Provider orders for life-sustaining treatment (POLST) are a set of portable medical orders that allow seriously ill or frail people to communicate their end-of-life care wishes to health care facilities and providers.
POLST terminology varies from state to state and may be referred to as POST, MOLST, COLST or MOST, among others.
POLST forms and advance directives are similar in that they are both advance care planning tools, and different in many ways. A POSLT form is a complement to advance directives by allowing patients to specify what care, treatments or interventions they wish to receive (or not receive) in an emergency situation. A patient’s choice to fill out a POLST form is voluntary but is becoming more common as part of end-of-life planning as it bolsters shared decision making between a provider and patient.
Historically, POLST orders could only be authorized or signed by a physician. In recent years, more states have expanded authority for physician assistants and advanced practice nurses, including nurse practitioners, to fill out and sign POLST forms. At least 37 states authorize nurse practitioners to fill out and sign POLST forms.
Expanding authority for nurse practitioners, among others, may allow for timelier completion of forms as more providers on the care team are authorized to sign. This authority gives patients the option to have end-of-life conversations with their established provider when that provider is a non-physician. Lastly, it ensures that patients in rural or underserved areas still have access to these medical orders when a nurse practitioner may be the only provider in the area.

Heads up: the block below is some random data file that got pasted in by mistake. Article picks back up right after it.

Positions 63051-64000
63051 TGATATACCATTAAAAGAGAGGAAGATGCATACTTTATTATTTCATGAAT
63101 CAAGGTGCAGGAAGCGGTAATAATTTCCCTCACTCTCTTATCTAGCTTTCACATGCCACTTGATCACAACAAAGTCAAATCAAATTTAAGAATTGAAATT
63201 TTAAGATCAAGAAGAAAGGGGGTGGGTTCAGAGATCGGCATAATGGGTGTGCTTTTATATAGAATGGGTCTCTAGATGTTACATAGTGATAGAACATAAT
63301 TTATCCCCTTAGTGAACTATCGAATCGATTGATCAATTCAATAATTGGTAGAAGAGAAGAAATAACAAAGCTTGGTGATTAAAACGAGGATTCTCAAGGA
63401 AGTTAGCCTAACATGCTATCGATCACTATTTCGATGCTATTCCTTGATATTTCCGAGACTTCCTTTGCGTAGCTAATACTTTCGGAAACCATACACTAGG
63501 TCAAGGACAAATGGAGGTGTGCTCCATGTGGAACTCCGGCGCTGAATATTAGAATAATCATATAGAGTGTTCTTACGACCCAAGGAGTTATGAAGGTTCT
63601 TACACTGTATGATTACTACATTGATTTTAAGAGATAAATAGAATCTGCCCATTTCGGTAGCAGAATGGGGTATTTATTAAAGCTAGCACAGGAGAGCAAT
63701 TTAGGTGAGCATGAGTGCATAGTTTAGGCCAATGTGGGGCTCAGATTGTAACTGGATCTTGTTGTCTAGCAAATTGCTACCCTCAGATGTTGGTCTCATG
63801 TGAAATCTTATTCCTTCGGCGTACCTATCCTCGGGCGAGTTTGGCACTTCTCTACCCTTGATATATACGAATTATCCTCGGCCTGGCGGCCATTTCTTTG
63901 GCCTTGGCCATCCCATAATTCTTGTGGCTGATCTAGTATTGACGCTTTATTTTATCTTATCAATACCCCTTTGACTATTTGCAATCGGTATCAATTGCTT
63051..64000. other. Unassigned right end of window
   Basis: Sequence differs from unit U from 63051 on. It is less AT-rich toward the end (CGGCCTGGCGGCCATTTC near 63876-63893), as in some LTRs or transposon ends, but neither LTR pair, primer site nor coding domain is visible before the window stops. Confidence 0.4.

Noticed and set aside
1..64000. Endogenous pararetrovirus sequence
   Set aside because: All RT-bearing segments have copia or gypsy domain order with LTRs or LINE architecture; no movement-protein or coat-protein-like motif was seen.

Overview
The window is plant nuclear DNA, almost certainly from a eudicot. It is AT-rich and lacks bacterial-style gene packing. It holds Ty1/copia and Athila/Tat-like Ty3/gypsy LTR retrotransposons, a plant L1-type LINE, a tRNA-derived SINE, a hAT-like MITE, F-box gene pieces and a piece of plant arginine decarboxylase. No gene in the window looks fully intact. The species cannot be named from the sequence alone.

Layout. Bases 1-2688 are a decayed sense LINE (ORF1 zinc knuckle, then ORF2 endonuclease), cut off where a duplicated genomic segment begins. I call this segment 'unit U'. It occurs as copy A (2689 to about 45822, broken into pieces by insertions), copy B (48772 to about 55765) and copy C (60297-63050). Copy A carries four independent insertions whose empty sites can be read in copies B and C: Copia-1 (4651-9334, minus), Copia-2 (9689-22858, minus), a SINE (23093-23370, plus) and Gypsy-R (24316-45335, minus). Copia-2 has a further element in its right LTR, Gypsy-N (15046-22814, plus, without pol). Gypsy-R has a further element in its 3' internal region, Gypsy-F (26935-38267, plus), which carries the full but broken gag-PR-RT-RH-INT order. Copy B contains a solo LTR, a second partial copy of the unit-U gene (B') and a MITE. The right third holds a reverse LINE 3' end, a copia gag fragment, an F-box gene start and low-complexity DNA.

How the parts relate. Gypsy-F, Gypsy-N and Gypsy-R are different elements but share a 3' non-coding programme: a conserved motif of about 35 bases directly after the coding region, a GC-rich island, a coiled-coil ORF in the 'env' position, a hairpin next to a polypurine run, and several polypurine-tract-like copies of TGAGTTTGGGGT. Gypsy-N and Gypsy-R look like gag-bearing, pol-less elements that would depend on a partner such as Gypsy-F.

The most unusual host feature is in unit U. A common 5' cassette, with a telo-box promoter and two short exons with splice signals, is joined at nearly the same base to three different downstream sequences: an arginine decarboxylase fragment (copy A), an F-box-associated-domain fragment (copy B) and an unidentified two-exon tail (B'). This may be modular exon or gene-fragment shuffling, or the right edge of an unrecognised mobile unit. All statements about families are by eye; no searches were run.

NCSL’s Scope of Practice (SOP) Policy website now features nurse practitioners’ authority to sign POLST forms. More information about this topic can be found on the nurse practitioner page on the SOP website.
■ NPs are not explicitly authorized to sign POLST forms
■ NPs are authorized to sign POLST forms
■ Information is not currently available
Sarah Jaromin is a policy analyst in NCSL's Health Program.
This resource is supported by the Health Resources and Services Administration (HRSA) of the U.S. Department of Health and Human Services (HHS) as part of an award totaling $767,749 with 100% funded by HRSA/HHS. The contents are those of the author(s) and do not necessarily represent the official views of, nor an endorsement, by HRSA, HHS, or the U.S. government.